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Few storage terms have been hyped as much in recent years as software-defined storage. It seems that every new storage player has an SDS-based offering in some shape or form. The question remains though, despite the hype and the abundance of offerings, why hasn't SDS technology taken over the data center?
It isn't due to a lack of advantages. To better understand the software-defined storage market, Enterprise Strategy Group (ESG) conducted a research study of more than 300 IT professionals responsible for evaluating, purchasing and managing data storage technology. Respondents had to be using, evaluating or at least be interested in SDS as a long-term strategy. This survey provided insight into what's driving IT to the technology, as well as benefits achieved by those who had deployed it, including the following:
- reducing storage operational expenses;
- simplifying or expediting new storage deployments; and
- simplifying storage management.
These are only the top three of a longer list. It appears the software-defined storage market is delivering value to its users, so why hasn't adoption taken off? While on-premises SDS deployments continue to grow, they haven't grown as much as alternatives that take advantage of software-defined storage technology -- most notably, public cloud services and hyper-converged infrastructure (HCI). One issue could be that the do-it-yourself SDS deployment model hasn't been widely accepted.
The do-it-yourself fallacy
When vendors introduced SDS technology, the storyline was often about SDS using commodity -- or server -- hardware to reduce hardware lock-in. The net result touted was a lower capital cost of infrastructure. While this has happened -- the fourth SDS benefit identified in ESG's study is reduced capital cost of storage -- the ability to use commodity hardware hasn't been enough to sway typical storage buyers. In other words, hardware abstraction alone isn't driving SDS adoption.
For one thing, freedom to choose hardware ends up increasing the storage management cost burden. You can use any hardware you want, but which will meet your specific performance and resiliency needs? What components are supported? What drivers are supported? Do different SSDs or HDDs matter? What about different generations? When given the ultimate choice in hardware selection, the responsibility of integrating and validating the hardware configuration falls to IT.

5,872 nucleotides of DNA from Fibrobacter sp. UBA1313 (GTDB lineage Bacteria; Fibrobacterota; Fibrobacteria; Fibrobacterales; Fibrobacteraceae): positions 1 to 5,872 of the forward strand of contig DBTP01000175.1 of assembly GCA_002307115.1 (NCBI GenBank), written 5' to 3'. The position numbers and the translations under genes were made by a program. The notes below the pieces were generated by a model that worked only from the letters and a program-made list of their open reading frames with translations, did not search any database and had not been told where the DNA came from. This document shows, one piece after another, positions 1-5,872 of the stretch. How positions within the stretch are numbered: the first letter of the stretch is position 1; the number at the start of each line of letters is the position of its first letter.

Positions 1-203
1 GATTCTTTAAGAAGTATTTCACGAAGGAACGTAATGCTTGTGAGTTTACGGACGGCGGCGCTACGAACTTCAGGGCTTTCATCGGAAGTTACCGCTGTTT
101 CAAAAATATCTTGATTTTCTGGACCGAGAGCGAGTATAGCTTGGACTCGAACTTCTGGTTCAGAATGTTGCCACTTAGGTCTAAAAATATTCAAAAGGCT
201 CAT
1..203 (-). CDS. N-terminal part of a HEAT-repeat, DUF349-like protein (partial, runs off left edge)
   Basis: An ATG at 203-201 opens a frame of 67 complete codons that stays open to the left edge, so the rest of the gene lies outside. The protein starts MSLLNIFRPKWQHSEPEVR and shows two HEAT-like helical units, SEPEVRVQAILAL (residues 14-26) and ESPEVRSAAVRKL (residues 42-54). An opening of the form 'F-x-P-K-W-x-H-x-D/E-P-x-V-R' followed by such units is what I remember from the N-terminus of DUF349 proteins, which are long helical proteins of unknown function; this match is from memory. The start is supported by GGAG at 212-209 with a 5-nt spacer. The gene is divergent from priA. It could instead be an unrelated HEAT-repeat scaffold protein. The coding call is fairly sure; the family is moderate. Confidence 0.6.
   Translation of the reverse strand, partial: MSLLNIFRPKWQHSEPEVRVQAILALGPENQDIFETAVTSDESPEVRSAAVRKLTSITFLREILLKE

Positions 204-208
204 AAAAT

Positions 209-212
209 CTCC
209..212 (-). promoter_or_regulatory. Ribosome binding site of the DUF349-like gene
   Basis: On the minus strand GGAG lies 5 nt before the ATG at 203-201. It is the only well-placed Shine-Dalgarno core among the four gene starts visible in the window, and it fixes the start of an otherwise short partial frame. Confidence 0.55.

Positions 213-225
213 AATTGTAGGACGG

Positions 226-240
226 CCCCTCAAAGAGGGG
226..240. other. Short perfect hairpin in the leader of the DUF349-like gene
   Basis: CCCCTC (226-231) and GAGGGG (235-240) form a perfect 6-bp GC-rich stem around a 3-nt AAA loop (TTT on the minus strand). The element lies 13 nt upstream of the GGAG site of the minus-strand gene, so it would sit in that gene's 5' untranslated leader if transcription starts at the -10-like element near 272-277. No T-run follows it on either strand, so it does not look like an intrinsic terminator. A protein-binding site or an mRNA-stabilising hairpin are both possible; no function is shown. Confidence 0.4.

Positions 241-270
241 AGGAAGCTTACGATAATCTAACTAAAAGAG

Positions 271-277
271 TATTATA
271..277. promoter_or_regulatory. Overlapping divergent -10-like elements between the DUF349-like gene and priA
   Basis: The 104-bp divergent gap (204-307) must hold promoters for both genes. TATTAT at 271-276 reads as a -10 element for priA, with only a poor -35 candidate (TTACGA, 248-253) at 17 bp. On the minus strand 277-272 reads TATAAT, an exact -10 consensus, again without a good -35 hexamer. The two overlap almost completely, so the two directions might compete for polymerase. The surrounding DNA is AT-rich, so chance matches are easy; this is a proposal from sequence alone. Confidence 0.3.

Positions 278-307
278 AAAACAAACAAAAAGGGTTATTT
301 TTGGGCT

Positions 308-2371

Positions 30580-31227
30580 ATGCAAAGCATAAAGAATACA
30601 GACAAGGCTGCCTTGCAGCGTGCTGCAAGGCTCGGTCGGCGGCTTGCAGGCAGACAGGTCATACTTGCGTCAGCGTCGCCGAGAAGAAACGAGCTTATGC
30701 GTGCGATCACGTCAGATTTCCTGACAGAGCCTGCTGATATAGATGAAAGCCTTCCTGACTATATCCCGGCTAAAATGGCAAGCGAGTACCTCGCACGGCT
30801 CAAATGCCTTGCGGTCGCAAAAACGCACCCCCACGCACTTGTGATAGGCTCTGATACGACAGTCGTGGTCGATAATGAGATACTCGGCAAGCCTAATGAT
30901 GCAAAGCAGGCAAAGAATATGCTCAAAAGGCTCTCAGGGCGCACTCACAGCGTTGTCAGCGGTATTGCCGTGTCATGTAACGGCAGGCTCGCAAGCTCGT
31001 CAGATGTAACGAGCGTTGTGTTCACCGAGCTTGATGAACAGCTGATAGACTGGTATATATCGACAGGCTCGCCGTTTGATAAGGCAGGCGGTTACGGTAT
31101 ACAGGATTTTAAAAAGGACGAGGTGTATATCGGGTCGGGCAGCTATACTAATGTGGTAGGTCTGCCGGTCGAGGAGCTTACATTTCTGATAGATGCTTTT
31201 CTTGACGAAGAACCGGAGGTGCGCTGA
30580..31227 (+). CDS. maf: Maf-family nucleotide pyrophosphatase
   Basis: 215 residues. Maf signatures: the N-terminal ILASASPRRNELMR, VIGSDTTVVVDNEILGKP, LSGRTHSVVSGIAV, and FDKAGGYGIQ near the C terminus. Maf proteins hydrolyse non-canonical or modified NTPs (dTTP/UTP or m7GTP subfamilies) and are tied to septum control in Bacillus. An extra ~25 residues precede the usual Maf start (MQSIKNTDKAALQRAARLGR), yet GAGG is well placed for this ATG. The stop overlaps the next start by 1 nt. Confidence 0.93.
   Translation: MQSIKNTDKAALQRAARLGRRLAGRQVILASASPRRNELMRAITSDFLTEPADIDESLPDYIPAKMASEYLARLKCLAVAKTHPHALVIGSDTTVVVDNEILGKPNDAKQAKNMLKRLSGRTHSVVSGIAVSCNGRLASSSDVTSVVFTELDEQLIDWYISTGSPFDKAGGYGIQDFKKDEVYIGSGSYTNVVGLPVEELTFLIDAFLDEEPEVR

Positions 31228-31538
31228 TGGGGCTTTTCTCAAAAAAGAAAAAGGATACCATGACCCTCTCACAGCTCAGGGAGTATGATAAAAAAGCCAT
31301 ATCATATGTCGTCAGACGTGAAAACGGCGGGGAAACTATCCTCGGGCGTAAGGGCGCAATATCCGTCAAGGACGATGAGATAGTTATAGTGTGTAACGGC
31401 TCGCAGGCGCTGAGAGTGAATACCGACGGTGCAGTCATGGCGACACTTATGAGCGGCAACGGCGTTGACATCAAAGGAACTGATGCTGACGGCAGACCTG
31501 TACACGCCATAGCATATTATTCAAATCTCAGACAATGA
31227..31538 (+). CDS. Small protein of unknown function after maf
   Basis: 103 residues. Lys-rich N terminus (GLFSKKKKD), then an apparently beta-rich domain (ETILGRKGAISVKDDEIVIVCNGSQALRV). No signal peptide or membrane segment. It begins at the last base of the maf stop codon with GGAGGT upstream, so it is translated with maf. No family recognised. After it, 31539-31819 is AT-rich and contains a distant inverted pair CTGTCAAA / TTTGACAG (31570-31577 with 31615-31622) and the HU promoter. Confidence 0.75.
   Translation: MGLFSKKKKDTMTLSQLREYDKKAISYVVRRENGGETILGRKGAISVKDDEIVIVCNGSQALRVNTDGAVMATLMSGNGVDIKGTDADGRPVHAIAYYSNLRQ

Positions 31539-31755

While some relish this opportunity, these do-it-yourselfers are in the minority. Most still want to procure SDS technology already installed on the hardware, according to ESG's research. As the demands on IT increase, the trend has been to decrease IT administrators' responsibilities, not increase it.
These concerns have led many, if not all, software-defined storage market vendors to offer either hardware reference configurations or appliance versions to reduce complexity. But these efforts have only confused the point of what SDS is. If SDS technology comes with hardware, how do these approaches differ from traditional storage arrays? And why should I buy them?
Will the real SDS stand up?
Maybe another way to say it is, if SDS comes with hardware, is the software-defined storage market dead? No, quite the contrary, but we need to rethink SDS. Delivering storage intelligence as software and claiming hardware abstraction isn't enough. The complexities of these products can often outweigh the benefit of hardware choice. Transformational SDS delivers more capabilities and benefits than traditional storage systems, even when it's deployed with hardware.
Regardless of whether a product uses the SDS terminology, the following list presents some capabilities of next-generation products that capitalize on SDS technology:
- Data access persists as the hardware evolves. The real abstraction benefit the software-defined storage market offers isn't the ability to select hardware for deployment. It's the ease with which you can change hardware when workload demands change. When new technology or an upgrade comes out, or you need more performance or capacity, if you have to do a data migration, that's a nonstarter. Storage products that maximize the benefits of SDS enable the hardware to evolve to the needs of the data.
- Data can span multiple infrastructure types. This is similar to the first benefit, but you also should be able to use SDS-enabled technology for whatever infrastructure and workload you want. You can consolidate data on fast SSDs, higher-capacity hard drives and even the public cloud, while having the intelligence to automatically allocate the right infrastructure to the right workload, with any of it changing on the fly, nondisruptively.
- The data center footprint is reduced. Extending the idea of infrastructure choice is the ability to use the internal SSDs in the application server, in other words, an HCI-like deployment. This reduces the on-premises infrastructure footprint, eliminating substantial capital and operational costs.
The software-defined storage market is already transforming data centers, but often not as the do-it-yourself science projects you might expect. The next-generation products applying SDS architecture to the fullest extent deliver the benefits listed above to storage decision-makers in easily consumable packages. These may come as software, an appliance, HCI or possibly all three. The SDS story has become too hung up on the software. What really matters is the resulting benefits the technology provides to IT and to the business.
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